Really what stands out above all else though to me at least is the ability to render fine detail on distant subjects. Even with the D800e and good glass, I can't focus on distant subject, say a house or power cables etc, and get such fine detail rendered, even with the big increase in resolution. I don't know if this is due to the lack of the CFA and spacial resolution or what exactly, but its one thing the DP2M does that no other camera I've owned can match.
As for overall resolution though, its very good, but I'd say it is about on par with a 24meg sensor more or less. Higher resolution Bayer cameras can match it or exceed it through brute force. Its interesting because on a per pixel basis, and at moderate sized prints its fantastic, but its no D800e when it comes to really large prints (or test strips as I'm not doing 40" prints just for curiosities sake)
I'm also really not doing too much comparison to the D800e, simply because other than the fact that we already know its technically better overall, its a much bigger/heavier system not to mention far more expensive. For me, the whole point of a camera like the DP is to have something I don't mind hiking with, and that can give great results for a fairly minimal investment. If $999 is "minimal' is debatable of course, but given its both lens/camera for that price, I think its pretty reasonable for what you get, as far as IQ goes.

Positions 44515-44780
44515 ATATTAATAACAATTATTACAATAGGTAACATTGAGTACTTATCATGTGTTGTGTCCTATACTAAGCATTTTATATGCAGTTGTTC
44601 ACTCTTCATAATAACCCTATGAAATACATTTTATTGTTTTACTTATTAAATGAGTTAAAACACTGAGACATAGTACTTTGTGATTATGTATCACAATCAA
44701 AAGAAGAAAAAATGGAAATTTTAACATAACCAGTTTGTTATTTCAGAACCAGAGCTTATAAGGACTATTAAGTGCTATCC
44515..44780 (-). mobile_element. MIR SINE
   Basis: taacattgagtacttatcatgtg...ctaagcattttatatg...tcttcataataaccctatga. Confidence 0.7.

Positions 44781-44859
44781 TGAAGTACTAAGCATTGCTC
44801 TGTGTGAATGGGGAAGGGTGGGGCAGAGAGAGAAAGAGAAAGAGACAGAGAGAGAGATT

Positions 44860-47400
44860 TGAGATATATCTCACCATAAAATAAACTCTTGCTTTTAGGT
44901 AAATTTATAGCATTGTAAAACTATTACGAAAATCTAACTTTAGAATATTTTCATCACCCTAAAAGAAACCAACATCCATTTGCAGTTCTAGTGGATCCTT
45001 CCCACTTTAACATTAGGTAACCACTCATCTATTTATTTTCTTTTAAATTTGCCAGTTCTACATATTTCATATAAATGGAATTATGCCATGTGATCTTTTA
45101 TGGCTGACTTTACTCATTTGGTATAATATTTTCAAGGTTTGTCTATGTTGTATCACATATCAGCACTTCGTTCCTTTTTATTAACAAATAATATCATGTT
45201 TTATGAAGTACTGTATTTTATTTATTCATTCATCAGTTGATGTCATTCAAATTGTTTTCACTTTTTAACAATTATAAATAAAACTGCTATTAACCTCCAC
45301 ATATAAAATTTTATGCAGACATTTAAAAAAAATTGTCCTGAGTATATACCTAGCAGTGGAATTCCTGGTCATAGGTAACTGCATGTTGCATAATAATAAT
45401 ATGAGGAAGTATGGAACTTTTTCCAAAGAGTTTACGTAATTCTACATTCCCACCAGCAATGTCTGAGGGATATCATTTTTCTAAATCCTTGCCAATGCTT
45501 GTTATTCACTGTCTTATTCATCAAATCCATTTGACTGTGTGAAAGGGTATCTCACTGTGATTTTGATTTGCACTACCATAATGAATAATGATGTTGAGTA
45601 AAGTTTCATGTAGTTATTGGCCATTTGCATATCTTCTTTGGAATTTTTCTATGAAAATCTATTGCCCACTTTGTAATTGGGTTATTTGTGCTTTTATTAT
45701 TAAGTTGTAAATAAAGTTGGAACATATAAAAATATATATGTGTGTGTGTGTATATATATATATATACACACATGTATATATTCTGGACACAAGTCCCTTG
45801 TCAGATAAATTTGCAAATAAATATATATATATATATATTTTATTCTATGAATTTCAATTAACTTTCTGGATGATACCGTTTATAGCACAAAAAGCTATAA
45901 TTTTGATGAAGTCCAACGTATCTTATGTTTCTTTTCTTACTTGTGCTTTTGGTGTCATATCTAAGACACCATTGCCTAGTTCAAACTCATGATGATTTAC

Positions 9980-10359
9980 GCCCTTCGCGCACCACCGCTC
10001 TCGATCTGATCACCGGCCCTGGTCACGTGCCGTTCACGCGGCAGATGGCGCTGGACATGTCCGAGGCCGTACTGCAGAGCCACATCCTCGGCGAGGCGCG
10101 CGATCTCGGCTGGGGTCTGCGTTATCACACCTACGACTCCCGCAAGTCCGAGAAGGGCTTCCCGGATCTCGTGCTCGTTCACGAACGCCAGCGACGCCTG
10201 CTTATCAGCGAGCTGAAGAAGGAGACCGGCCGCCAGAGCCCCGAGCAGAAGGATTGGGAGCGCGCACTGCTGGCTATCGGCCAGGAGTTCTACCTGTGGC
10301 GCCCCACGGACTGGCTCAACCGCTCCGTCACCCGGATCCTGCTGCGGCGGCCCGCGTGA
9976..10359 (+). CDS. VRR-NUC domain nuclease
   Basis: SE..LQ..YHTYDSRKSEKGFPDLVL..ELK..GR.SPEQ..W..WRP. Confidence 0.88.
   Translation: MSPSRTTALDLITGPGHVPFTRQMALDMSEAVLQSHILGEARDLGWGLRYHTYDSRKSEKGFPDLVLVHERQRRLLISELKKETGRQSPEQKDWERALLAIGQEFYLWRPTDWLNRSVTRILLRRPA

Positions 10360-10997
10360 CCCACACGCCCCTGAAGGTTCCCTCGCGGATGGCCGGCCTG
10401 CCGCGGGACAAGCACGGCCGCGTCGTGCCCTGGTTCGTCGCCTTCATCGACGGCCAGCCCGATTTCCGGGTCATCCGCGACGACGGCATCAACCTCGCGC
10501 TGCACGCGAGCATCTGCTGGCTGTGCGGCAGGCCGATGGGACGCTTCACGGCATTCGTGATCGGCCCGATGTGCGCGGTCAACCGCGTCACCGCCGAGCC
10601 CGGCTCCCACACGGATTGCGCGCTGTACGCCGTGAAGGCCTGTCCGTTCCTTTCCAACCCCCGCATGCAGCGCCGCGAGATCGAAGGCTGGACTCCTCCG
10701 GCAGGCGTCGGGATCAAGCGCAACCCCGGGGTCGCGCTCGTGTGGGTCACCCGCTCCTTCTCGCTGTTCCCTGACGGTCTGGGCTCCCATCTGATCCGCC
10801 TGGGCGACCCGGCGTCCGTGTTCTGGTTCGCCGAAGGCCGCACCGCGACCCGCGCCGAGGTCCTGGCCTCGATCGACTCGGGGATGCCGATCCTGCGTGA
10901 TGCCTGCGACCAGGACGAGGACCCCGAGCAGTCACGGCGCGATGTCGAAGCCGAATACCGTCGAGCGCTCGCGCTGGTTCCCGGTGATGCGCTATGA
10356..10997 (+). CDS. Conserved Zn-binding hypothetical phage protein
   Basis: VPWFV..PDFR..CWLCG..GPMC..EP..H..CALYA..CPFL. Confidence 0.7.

Camera I've actually done a lot of comparison with is the little Sony RX100, both because its portable and used when I don't feel like lugging the D800, and also because I no longer own a NEX or m4/3 etc, so its the only other option I've got.
On a per pixel basis the DP obviously gives the better file, especially in the corners, but the little RX100 still continues to surprise me at just how nice of output something that fits into my pocket can produce. not to mention being FAR more useful socially than the DP. DP2M just is not a camera to try to shoot anything other than static scenes as far as I'm concerned.
What really surprised me, thought perhaps it shouldn't of, is that doing a quick stitch from the RX100 can actually out resolve the DP2M. Again, as good as the X3 sensor is, sheer resolution ultimately trumps it.
Now in a way, this does speak of how good the X3 sensor is though at the same time. If you have to shoot 3-4 vertical frames and stitch them and hen downsize to 16 meg just to equal a single frame, well, thats a darn good single frame!